Part of redefining your hustle means letting go of that scarcity mindset and taking control over your finances in a way that empowers you, allowing you to attract the right audience into your life with clarity and confidence.
Attracting the right audience with a clear message that resonates with them while consistently showing up to engage with content will ensure that the money will come.
So, how can you undo the damage that the original “hustle mentality” has caused your money mindset?
Here are three simple yet impactful actions you can take on a daily basis to shift your mindset from one of scarcity to one of abundance:
1. Look at your numbers.
This may seem over-simplified but it’s important and it’s something too many of us avoid too often. Don’t allow judgment or emotion to enter the situation. Just look at the numbers. Find out how much money is coming in (and from where), how much is going out (and to where), and how much money needs to be coming in each month to meet your needs (and wants).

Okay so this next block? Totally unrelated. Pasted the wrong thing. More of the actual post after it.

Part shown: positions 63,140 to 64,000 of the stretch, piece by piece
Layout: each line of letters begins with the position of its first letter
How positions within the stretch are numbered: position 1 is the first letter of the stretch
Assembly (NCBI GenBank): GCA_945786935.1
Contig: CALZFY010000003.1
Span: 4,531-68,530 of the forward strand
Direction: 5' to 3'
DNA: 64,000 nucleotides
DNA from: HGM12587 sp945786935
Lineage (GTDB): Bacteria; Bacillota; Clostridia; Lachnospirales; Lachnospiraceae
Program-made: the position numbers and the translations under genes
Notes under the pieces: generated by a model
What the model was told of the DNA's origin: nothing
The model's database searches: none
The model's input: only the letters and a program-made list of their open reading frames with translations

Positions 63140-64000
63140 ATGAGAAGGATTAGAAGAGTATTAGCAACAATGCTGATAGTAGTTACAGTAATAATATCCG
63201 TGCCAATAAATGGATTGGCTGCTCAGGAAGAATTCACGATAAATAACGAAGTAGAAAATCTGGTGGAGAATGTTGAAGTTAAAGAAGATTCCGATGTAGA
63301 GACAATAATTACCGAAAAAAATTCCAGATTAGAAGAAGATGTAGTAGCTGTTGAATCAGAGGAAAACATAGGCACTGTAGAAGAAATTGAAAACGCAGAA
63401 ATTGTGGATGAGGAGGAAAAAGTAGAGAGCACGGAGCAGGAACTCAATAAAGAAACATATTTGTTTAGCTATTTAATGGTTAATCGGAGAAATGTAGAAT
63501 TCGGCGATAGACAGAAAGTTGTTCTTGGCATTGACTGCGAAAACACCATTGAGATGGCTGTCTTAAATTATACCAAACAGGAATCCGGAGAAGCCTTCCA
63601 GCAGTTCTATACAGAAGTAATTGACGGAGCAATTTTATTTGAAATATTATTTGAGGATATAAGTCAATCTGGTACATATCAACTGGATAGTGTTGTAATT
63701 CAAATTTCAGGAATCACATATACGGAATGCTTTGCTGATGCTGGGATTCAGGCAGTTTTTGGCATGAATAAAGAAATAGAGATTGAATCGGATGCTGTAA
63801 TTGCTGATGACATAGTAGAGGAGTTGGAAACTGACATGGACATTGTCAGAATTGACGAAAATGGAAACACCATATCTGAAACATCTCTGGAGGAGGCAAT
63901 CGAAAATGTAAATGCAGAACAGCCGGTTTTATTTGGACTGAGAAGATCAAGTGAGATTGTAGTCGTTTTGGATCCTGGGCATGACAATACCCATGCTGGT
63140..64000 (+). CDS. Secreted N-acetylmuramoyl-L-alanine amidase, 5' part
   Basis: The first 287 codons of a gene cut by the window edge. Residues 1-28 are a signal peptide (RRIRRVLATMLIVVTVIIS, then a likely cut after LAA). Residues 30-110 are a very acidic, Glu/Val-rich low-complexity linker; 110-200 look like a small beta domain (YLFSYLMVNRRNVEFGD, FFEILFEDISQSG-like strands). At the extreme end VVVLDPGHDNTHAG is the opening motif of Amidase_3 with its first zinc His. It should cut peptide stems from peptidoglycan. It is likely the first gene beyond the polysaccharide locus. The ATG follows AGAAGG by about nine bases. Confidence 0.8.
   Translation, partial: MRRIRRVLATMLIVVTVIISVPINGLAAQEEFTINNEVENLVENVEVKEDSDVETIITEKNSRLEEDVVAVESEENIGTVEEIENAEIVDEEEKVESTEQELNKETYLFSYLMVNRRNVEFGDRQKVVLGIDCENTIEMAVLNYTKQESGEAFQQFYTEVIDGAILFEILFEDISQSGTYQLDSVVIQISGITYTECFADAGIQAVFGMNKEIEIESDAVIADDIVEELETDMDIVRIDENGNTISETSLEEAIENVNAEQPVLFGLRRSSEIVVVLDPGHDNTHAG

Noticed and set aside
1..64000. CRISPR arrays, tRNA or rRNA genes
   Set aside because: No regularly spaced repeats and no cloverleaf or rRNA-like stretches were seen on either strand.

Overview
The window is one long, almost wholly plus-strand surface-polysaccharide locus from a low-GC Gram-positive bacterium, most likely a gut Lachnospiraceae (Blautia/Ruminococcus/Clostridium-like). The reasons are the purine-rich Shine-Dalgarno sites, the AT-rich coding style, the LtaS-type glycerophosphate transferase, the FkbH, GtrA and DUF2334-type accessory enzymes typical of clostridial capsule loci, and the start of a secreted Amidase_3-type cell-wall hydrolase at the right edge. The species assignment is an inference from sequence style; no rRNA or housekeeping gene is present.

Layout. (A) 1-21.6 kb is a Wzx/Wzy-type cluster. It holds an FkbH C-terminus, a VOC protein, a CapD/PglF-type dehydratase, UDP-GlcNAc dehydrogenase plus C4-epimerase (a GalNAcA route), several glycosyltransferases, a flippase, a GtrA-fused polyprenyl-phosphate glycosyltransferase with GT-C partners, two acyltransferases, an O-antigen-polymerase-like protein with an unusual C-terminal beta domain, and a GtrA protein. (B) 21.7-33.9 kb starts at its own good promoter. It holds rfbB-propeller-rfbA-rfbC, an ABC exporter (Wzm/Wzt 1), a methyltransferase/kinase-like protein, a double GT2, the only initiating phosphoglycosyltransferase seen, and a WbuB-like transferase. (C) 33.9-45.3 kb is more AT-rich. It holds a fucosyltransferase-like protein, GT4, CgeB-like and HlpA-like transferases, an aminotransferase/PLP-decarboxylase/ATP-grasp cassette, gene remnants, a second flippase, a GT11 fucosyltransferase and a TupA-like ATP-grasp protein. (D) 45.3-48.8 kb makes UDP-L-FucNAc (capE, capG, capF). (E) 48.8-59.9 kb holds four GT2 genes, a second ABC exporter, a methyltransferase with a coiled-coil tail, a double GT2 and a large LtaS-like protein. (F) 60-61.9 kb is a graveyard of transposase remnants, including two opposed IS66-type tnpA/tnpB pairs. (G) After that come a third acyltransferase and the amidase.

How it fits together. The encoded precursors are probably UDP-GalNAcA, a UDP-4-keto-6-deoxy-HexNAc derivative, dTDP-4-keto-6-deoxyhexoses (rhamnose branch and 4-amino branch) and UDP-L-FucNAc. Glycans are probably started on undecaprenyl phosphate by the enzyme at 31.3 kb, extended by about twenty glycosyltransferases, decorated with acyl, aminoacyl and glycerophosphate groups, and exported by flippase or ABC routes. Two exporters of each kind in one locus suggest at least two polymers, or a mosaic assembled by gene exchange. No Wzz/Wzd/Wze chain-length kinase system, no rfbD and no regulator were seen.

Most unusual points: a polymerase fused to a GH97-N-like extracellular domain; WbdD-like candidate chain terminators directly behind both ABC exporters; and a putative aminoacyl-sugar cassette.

Knowing what your money situation truly is (and it’s usually not as bad as you think) will allow you to make informed decisions moving forward. It doesn’t have to take long: after getting your numbers together, maintaining this practice can take as little as 10-20 minutes every few days or an hour a week. Feel free to use my free basic budgeting spreadsheet on Airtable here or try out an app like You Need a Budget (YNAB) to begin familiarizing yourself with your money.*
2. Choose your money mantra.